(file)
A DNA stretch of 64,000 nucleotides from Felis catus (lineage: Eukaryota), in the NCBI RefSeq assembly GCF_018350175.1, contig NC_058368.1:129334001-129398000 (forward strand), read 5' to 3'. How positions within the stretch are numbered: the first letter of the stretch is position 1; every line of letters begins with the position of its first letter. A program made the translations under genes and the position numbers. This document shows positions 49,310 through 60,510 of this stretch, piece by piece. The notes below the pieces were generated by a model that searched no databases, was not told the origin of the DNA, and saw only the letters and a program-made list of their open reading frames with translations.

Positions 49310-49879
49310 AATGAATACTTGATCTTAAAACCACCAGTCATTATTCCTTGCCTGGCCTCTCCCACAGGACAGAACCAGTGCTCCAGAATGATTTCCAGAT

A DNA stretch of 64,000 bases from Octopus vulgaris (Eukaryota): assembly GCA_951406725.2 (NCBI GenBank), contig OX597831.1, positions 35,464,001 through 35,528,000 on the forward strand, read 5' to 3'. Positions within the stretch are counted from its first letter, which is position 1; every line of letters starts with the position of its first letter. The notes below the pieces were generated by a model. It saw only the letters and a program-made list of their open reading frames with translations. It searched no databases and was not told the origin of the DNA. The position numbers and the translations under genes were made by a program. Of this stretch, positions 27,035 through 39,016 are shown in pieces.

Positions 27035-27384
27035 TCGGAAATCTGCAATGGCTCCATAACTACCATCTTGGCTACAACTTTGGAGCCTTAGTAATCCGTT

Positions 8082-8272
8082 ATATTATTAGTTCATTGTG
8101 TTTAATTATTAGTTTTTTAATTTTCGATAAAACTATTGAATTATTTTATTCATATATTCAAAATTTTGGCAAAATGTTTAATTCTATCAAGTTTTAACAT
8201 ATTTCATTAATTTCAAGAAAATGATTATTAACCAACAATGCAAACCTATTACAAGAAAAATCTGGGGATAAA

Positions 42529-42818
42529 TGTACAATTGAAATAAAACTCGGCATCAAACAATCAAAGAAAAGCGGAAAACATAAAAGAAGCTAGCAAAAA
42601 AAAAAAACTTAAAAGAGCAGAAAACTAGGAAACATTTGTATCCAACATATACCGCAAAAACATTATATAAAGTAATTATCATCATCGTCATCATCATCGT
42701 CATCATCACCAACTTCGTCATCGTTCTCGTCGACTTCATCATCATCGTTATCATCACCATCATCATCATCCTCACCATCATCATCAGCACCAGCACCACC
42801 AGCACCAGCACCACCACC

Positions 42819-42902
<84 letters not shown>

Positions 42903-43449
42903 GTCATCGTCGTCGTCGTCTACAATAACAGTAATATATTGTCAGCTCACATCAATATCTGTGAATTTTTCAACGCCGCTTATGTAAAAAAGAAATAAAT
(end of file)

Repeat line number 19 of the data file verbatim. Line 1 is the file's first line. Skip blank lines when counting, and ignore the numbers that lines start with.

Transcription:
42903 GTCATCGTCGTCGTCGTCTACAATAACAGTAATATATTGTCAGCTCACATCAATATCTGTGAATTTTTCAACGCCGCTTATGTAAAAAAGAAATAAAT